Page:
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updated 10/7/2011 5:22:33 PM ET 2011-10-07T21:22:33

October marks the 8th annual National Cybersecurity Awareness Month, which is sponsored by the Department of Homeland Security in cooperation with the National Cyber Security Alliance (NCSA) and the Multi-State Information Sharing and Analysis Center (MS-ISAC).

Officially, this year’s National Cybersecurity Awareness Month theme is "Our Shared Responsibility" and will feature a different cybersecurity issue each week.

NCSA is sponsoring public events all over the country that will focus on various aspects of cybersecurity, such as keeping children safe, privacy issues and social networking.

"Cybersecurity is of course not something we can pay attention to for only one month each year. It is a shared responsibility each and every day," wrote Howard Schmidt, President Obama's cybersecurity coordinator, on the White House blog.

So why do we need a National Cybersecurity Awareness Month at all?

"As noted on the Department of Homeland Security website, America's economic prosperity and competitiveness in the 21st century depends on effective cybersecurity," said Joseph Steinberg, CEO of Green Armor Solutions, Inc., in Hackensack, N.J.

"While the task of ensuring our nation's physical security is achieved through our military and law enforcement organizations, cybersecurity assurance cannot be delegated, and relies heavily on the involvement of civilians," Steinberg said.

"Personal computers and smartphones, if compromised, can be used as vehicles for crippling networks, launching attacks at important computer systems or stealing sensitive data," he said. "The government cannot protect people's personal machines, [but] it cannot prevent someone from visiting a rogue website and downloading malware, or stop someone from accidentally leaking information or distributing a virus."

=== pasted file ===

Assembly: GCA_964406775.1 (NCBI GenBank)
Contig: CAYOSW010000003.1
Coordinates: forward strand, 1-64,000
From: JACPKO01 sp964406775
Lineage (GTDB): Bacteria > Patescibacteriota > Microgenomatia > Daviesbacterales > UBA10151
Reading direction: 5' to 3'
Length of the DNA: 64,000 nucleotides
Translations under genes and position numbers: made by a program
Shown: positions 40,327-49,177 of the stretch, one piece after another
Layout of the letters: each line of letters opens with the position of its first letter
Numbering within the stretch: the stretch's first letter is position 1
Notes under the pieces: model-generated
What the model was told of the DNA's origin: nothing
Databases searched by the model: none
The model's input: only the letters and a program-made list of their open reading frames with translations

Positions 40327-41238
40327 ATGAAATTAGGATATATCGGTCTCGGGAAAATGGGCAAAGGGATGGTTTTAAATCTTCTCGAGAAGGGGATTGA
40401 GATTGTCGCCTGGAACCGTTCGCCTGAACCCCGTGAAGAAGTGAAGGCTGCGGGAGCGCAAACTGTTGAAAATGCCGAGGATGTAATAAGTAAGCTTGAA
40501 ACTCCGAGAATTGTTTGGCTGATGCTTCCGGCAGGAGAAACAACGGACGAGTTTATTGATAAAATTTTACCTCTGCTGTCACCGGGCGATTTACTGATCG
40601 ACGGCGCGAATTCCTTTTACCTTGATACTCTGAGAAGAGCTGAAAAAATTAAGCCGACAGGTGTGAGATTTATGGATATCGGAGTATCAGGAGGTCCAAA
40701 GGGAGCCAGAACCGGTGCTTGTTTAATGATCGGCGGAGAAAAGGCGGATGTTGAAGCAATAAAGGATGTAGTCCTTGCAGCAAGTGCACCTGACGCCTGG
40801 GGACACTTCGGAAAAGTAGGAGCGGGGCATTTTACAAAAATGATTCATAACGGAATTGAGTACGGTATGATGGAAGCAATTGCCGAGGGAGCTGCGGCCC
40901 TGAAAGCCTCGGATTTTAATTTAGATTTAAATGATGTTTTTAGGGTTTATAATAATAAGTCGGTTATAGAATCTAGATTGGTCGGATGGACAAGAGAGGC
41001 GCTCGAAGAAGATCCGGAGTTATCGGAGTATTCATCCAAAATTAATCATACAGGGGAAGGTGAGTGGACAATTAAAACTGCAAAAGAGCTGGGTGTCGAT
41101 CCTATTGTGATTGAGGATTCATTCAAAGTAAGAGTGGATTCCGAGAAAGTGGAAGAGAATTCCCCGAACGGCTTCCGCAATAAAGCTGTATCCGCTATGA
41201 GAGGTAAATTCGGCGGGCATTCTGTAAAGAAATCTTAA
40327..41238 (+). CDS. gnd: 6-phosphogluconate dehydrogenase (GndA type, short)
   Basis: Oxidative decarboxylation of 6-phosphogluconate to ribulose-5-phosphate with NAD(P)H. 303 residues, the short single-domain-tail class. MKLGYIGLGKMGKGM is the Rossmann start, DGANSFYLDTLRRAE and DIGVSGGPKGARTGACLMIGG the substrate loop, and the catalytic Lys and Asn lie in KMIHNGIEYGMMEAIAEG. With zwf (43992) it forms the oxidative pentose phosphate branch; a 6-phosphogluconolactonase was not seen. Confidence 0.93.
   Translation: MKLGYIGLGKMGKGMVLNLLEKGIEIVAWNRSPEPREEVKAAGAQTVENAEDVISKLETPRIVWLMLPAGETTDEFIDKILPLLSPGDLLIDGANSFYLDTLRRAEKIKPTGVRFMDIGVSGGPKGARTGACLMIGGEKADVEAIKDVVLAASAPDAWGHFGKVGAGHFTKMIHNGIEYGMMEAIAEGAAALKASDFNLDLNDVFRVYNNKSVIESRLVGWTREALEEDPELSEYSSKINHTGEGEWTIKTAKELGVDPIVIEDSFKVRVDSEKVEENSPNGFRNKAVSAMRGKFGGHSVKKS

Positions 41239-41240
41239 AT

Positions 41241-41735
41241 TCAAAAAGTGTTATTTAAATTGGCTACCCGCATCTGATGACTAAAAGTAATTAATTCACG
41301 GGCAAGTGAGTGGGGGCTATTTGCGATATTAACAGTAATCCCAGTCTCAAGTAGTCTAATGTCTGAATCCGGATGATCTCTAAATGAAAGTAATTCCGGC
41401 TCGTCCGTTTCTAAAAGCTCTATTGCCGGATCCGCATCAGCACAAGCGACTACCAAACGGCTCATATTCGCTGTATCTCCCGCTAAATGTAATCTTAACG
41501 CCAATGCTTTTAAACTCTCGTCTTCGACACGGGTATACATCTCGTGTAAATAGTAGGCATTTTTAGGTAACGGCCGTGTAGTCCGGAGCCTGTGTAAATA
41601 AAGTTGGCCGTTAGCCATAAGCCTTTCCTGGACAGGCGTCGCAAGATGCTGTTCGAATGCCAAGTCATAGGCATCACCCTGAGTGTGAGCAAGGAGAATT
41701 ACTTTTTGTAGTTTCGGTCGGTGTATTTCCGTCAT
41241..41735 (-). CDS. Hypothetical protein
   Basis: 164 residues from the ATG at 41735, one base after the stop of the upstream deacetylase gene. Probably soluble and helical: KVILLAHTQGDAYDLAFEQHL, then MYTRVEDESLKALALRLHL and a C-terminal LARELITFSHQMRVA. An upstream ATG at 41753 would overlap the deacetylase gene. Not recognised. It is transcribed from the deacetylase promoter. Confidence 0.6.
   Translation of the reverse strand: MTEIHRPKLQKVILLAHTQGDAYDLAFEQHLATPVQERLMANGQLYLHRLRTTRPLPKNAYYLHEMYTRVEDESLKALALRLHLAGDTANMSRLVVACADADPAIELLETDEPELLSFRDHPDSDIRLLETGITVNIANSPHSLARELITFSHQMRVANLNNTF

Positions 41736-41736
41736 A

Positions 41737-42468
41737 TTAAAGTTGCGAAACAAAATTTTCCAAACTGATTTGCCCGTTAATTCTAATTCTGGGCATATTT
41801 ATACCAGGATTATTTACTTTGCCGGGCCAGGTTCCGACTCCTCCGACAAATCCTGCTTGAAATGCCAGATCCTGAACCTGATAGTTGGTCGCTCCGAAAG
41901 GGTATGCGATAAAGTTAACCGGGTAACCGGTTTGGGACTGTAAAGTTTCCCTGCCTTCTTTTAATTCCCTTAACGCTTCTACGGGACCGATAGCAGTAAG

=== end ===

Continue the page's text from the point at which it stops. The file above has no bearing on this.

National Cybersecurity Month provides an opportunity and vehicle for educating the public — as well as a wake-up call to those who have not been attributing sufficient mindshare to cybersecurity — and is a step in the right direction along the path to American security and prosperity in the 21st century, Steinberg added.

Everyone who uses a computer needs to take responsibility for personal digital security. Kindsight, an ID theft prevention company in Mountain View, Calif., provided a few things computer users can do to keep their computers, their identities and their data safe.

Protect your personal information. Keep all private information, as well as details that can identify your location, off social-networking services such as Facebook, Twitter and Google+. Never share user names, passwords, Social Security numbers, account numbers, PINs or ID numbers online.

Learn to identify suspicious emails. Phishing emails often include misspelled brands and URLs, links to third-party sites or ominous threats about blocked accounts and activity. If you open a suspicious email by accident, do not click any links or open any attachments.

Scan your software downloads. Be sure to check a website's URL, or Web address, before you download something. Hackers often use similar-sounding URLs and rig search results so that you download their malware accidentally. Make sure you download directly from a software manufacturer’s website and double-check your download with an anti-virus scan. (You do have anti-virus software, don't you?)

Update your security software and other applications. Hackers like to exploit computers that don't have the latest security updates for their anti-virus software, for applications such as browsers, and for all plug-ins that are on your computer. Do regular checks to make sure your security software and other applications are up-to-date so you can safely surf the Web.

Ask your ISP for help. Internet service providers (ISPs) are beginning to offer network-based security for a small fee, or sometimes even for free. Network-based security can catch threats that your anti-virus software may have missed. To protect devices at home, security needs to be both in the network and on the device. Give your ISP a call and ask about network-based security.

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